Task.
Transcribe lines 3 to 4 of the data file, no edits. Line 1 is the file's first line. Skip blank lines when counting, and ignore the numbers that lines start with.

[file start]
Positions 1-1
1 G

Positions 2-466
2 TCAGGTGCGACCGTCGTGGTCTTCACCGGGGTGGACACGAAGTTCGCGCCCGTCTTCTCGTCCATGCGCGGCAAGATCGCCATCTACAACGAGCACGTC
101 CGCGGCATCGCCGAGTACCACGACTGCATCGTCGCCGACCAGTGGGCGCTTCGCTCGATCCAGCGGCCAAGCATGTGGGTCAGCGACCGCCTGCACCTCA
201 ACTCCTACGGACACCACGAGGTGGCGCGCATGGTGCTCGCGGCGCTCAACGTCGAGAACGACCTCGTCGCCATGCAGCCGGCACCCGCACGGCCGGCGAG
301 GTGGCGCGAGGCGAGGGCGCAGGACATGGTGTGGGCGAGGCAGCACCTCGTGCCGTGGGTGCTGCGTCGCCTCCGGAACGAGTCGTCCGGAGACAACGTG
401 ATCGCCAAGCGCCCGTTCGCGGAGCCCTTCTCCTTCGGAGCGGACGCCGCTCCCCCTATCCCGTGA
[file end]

Positions 2-466
2 TCAGGTGCGACCGTCGTGGTCTTCACCGGGGTGGACACGAAGTTCGCGCCCGTCTTCTCGTCCATGCGCGGCAAGATCGCCATCTACAACGAGCACGTC